How does the Marlins rotation stack up?


Fellow Maniac Mike recently brought up that the Marlins may need more assistance in the starting rotation rather than in either center field or third base. The Marlins are clearly in disagreement, as they feel that the rotation they have assembled, including free agent acquisition Javier Vazquez and the set of Josh Johnson, Ricky Nolasco, and Anibal Sanchez, should be good enough to compete. Here’s what Mike argued in an earlier post:

"The Marlins need pitching (and a new owner). They have two starters with an era under 4.0. Why they’d sign Vazquez with a 5.32 era is beyond my understanding. They can make do with any of their centerfield and third base options but they’ll go nowhere again without a better starting rotation."

How can we determine if the Marlins were right to go to Vazquez to solidify their rotation? Do the Fish have enough to compete? To find out, let’s quickly reference the best guess we can come up with for how well these guys will play: the projection systems. I took a look at five different projection sources: the Bill James Handbook, the Fans projections from FanGraphs, ZiPS, Heater Magazine’s recently released Graphical Player 2011 (in which yours truly contributed on the Marlins’ playing time projections and commentary), and my own crude projections. I took a look at each system’s guess at the expected starters’ 2011 ERA, then plugged my own playing time projections to find out an approximate WAR value for each player. Let’s get to the results.


PlayerBill JamesZiPSGP2011FansMarlin Maniac

Is this a rotation equal to that of the Philadelphia Phillies? No, of course not. But the rotation as it stands is not all that bad. While the Bill James projection looks a tad optimistic, while the GP2011 projections a tad on the pessimistic end, I would say that the team’s overall average projections would look just about right. Give 200 IP to Johnson, Nolasco, and Vazquez, and follow that up with about 165 IP for Volstad and 150 IP for Sanchez and you get the following WAR totals using an average of all of ERA listed above.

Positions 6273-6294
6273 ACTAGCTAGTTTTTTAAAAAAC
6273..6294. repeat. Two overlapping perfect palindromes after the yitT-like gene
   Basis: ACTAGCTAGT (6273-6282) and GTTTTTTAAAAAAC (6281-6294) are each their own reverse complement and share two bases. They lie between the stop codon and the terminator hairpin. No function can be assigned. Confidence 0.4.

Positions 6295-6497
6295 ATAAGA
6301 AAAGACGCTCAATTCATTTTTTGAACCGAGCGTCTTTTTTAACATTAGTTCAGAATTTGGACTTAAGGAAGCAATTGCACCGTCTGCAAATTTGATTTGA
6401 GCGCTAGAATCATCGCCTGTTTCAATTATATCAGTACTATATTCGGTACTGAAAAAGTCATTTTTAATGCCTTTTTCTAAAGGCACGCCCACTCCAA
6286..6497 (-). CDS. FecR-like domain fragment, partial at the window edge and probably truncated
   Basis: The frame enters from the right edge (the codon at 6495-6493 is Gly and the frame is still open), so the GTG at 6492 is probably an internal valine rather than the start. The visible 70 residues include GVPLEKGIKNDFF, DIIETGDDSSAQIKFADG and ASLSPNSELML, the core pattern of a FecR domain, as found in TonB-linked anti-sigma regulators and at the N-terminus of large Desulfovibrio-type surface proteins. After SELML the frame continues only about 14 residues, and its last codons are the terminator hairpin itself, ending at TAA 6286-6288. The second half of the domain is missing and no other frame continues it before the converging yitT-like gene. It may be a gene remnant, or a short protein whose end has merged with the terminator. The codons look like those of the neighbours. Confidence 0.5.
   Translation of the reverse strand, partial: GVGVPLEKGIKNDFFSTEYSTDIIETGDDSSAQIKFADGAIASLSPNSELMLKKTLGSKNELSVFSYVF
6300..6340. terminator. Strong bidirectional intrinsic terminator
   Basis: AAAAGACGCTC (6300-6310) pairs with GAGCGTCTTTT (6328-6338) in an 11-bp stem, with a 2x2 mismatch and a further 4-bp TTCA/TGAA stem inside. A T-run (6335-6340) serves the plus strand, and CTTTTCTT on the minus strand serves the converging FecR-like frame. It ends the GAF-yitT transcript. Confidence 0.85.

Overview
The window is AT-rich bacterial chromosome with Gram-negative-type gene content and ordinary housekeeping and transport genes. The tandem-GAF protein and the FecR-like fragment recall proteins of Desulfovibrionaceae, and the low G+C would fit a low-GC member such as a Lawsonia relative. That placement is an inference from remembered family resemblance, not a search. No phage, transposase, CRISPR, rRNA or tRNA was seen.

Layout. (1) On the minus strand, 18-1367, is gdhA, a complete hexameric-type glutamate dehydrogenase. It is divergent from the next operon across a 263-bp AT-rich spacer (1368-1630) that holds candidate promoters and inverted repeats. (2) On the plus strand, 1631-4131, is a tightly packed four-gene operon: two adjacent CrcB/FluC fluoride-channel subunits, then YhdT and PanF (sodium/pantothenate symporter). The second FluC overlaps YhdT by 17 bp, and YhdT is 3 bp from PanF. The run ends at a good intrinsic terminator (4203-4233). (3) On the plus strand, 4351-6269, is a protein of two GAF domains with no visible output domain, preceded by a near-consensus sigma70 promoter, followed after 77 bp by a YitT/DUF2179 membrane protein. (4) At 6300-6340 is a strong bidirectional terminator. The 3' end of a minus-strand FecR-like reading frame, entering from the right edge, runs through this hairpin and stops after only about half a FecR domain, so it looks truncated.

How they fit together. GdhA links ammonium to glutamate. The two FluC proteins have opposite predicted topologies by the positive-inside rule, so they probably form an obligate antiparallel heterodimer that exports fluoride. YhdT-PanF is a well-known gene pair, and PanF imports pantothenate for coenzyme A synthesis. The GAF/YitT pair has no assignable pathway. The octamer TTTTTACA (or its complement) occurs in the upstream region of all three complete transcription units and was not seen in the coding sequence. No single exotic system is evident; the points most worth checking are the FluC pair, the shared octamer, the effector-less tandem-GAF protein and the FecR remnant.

The Avg ERA and corresponding WAR is calculated from an average of the five systems’ projections, while the trimmed ERA and corresponding WAR is calculated from a trimmed mean of the five systems, taking the highest and lowest ERA away. In both cases the numbers looked very similar, so let’s just use the WAR from the overall averages. If the Marlins get 900+ IP from these five starters at around these rates, the team should expect something like 15.3 WAR from its starting pitchers, using the replacement level used in FanGraphs’ WAR. In comparison, the Marlins got 15.8 WAR last season from their starters, but that considers Nolasco as a 2.5-win starter when it was highly unlikely that he delivered 2.5 wins (I’m not as much of a fan of pitcher fWAR). Considering we would expect some regression from Johnson and Sanchez (along with the likelihood of a Sanchez injury dropping his value) I would say the current team projection is not bad at all.

Risk, it’s a good thing

The bonus is the upside/downside risk. Vazquez is projected here as a 4.15 ERA starter, but he could deliver a much better or much worse campaign. The risk inherent in that move is part of the advantage the Marlins may be able to bank on; a surprise successful campaign by Vazquez could vault the Fish into contention. If Sanchez is past his shoulder injury concerns, then he should be able to deliver more innings and be a more effective pitcher than a 2.5-win player. If Nolasco can harness his peripherals and actually deliver a solid season, he may be in line for 200+ IP as well. In short, this team is projected at a risky 15 WAR; that total could vault five wins or drop three or four depending on the non-Johnson contributors. And that is actually a good thing for this team’s chances at contention.